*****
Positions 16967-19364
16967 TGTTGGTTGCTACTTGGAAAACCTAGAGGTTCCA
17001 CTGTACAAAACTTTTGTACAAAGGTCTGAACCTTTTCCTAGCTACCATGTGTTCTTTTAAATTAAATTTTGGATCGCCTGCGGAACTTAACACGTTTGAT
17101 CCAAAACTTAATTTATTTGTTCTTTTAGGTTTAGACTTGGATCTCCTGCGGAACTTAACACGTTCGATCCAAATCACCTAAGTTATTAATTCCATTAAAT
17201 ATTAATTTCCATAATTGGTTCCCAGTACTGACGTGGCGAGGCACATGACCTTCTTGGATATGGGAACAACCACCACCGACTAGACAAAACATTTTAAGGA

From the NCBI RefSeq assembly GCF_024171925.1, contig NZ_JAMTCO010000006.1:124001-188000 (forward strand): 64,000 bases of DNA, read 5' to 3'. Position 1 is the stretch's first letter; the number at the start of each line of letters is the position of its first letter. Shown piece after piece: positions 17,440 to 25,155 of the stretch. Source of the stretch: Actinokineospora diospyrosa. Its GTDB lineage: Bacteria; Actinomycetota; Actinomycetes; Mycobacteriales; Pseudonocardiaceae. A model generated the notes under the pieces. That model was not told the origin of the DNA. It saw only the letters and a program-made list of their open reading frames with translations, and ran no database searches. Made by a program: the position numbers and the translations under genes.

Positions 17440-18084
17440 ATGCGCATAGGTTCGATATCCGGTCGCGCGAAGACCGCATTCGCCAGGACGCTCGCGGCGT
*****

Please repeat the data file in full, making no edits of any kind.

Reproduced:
Positions 16967-19364
16967 TGTTGGTTGCTACTTGGAAAACCTAGAGGTTCCA
17001 CTGTACAAAACTTTTGTACAAAGGTCTGAACCTTTTCCTAGCTACCATGTGTTCTTTTAAATTAAATTTTGGATCGCCTGCGGAACTTAACACGTTTGAT
17101 CCAAAACTTAATTTATTTGTTCTTTTAGGTTTAGACTTGGATCTCCTGCGGAACTTAACACGTTCGATCCAAATCACCTAAGTTATTAATTCCATTAAAT
17201 ATTAATTTCCATAATTGGTTCCCAGTACTGACGTGGCGAGGCACATGACCTTCTTGGATATGGGAACAACCACCACCGACTAGACAAAACATTTTAAGGA

From the NCBI RefSeq assembly GCF_024171925.1, contig NZ_JAMTCO010000006.1:124001-188000 (forward strand): 64,000 bases of DNA, read 5' to 3'. Position 1 is the stretch's first letter; the number at the start of each line of letters is the position of its first letter. Shown piece after piece: positions 17,440 to 25,155 of the stretch. Source of the stretch: Actinokineospora diospyrosa. Its GTDB lineage: Bacteria; Actinomycetota; Actinomycetes; Mycobacteriales; Pseudonocardiaceae. A model generated the notes under the pieces. That model was not told the origin of the DNA. It saw only the letters and a program-made list of their open reading frames with translations, and ran no database searches. Made by a program: the position numbers and the translations under genes.

Positions 17440-18084
17440 ATGCGCATAGGTTCGATATCCGGTCGCGCGAAGACCGCATTCGCCAGGACGCTCGCGGCGT